Instead, Ajani’s deck remains a very “what you see is what you get” construction. If you’re going to want to take advantage of revolt, you’re going to have to put in the hard work of making things leave the battlefield the old-fashioned way: through combat. That’s the upside of having so many creatures that benefit from seeing their peers fall in the red zone before being summoned. Your opponent is not only going to have to consider the flow of play in combat, but also whether or not there’s a risk associated with killing one of your creatures. Since most of your revolt triggers are found on creatures, it’s worth noting that this will mainly apply to you being the attacker.

But hey, at least you’ll have some +1/+1 counters to work with.

Merchant's Dockhand
Moving on to Tezzeret, we see here that his deck is home to improvise, Magic’s newest cost-reduction mechanic. While some noted that these sorts of mechanics have proven dangerous for Magic design in the past, one can rest assured that there’s little risk of anything breaking wide open in this deck. Rather, improvise is (naturally) married to a heavy-artifact theme for the second Planeswalker Deck as a way to tease out a little more synergy.

With Ajani’s deck, there wasn’t a lot of synergy between the two prominent themes of +1/+1 counters and revolt, they just sort of overlapped one another. With Tezzeret, both halves of the deck line up perfectly.

The first half is the artifact half. Not surprisingly, Tezz is surrounded with them. Over half of the deck’s score of creatures are artifact creatures, and the deck adds in another eight of the conventional type. These cards don’t exist in a vacuum, but rather help some of the deck’s other inclusions to reach their fullest potential.

Sometimes it’s a simple binary operation, as in the case with the Dhund Operative. Control an artifact and it’s a 3/2 with deathtouch. If you don’t, it’s a simple two-mana 2/2 (though it should be pointed out that historically speaking, there’s nothing “simple” about a common two-mana 2/2 with an upside in Black, which had to endure Scathe Zombies as the standard-bearer for years). Offer up an artifact to the Ironclad Revolutionary, and it comes in with a much more robust threat.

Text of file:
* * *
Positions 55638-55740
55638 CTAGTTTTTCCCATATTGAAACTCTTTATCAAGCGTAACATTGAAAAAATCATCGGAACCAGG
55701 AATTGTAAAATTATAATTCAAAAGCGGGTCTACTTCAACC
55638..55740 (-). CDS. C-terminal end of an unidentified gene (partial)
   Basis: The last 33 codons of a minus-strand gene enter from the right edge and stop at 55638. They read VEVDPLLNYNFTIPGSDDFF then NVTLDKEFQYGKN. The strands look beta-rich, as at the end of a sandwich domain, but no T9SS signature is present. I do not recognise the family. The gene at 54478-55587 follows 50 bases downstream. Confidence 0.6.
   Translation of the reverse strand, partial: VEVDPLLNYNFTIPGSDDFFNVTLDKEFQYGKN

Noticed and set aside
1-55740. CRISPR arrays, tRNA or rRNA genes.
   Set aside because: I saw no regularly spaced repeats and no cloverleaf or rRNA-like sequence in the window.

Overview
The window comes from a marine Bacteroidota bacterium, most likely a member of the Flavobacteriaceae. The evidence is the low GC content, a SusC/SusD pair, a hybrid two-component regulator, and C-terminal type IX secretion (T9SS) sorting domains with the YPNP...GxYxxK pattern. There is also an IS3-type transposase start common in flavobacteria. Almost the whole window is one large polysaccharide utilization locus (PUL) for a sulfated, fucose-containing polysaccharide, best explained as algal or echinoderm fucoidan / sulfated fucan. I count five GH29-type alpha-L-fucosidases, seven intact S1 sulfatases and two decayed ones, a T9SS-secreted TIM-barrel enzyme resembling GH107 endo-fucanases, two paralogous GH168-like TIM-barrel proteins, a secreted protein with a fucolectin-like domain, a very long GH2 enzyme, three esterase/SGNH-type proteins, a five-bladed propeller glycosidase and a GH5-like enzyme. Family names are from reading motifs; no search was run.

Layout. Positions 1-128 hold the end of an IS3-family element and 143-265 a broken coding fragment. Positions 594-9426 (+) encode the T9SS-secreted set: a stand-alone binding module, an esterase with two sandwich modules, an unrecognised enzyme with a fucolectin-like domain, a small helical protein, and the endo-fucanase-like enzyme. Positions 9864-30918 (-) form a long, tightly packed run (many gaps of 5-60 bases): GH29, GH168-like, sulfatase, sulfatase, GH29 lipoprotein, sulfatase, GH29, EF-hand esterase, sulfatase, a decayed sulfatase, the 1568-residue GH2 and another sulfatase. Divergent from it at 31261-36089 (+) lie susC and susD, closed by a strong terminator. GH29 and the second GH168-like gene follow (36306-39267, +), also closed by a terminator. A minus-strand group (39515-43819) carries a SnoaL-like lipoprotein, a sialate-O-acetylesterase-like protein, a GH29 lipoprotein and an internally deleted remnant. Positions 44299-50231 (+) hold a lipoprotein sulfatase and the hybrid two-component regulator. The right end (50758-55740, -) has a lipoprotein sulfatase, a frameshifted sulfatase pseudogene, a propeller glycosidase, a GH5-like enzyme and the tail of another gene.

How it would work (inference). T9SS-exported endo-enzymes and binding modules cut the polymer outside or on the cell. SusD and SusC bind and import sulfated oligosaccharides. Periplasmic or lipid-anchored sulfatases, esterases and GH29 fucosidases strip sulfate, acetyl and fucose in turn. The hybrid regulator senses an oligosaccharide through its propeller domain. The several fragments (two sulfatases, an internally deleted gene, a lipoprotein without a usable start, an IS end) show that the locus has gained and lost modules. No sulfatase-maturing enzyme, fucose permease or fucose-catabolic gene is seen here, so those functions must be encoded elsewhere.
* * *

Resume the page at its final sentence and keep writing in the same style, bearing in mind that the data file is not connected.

Quicksmith Spy
Other times, it’s a longer-term prospect. The Merchant's Dockhand has a repeatable ability whose strength is entirely reliant upon the number of artifacts you have in play. Tezzeret's Touch is an Aura that turns any artifact in to a 5/5 artifact creature, a nod to the original ultimate ability of Tezzeret the Seeker. The new Tezzeret can inflict life loss equal to the number of artifacts you’ve managed to field, and with the Quicksmith Spy, you can turn any artifact into a card-drawing machine for as long as the Spy is in play.

Then there’s the deck’s second component, the improvise cards. Most of these are on your most substantial creatures, helping you power out a closer that much sooner with the help of your artifact collection. The Bastion Inventor is a 4/4 with hexproof, while the Wind-Kin Raiders is a 4/3 with flying. None of these are particularly dangerous in an environment without a ton of 0-cost artifact cards (you get one, the classic Ornithopter).

There is one non-creature card to carry the keyword, and that’s Reverse Engineer. Improvise isn’t really pushed here; rather, it’s just a way to reward you for doing what the deck wants you to do, which is build up on artifacts and harness their synergies. Tezzeret, Master of Metal is very similar in design to Ajani, Valiant Protector in that both let you find permanents from your library (artifacts and creatures, respectively). Tezzeret gets the nod for being a little more tied in to the deck, thematically.

Overall, it looks encouraging that the designers of the Planeswalker Decks are pushing the set’s themes and mechanics even more than the Planeswalkers themselves. As with the Kaladesh decks, there are some new cards here that interact with the new Planeswalkers, but they remain something of a subtheme. The deck isn’t going to live or die based on whether you can find a Tezzeret's Simulacrum while Tezz is on the field, but rather on how well you can keep your artifact orchestra playing together.

That was the other worry I had with the Planeswalker Decks, that they’d be more about the Planeswalkers and less about the sets. With two sets of Planeswalker Decks now in circulation, that concern appears to have been groundless. These decks are very much creatures of Kaladesh/Aether Revolt, and that’s a characteristic I hope continues.

The museum demands it!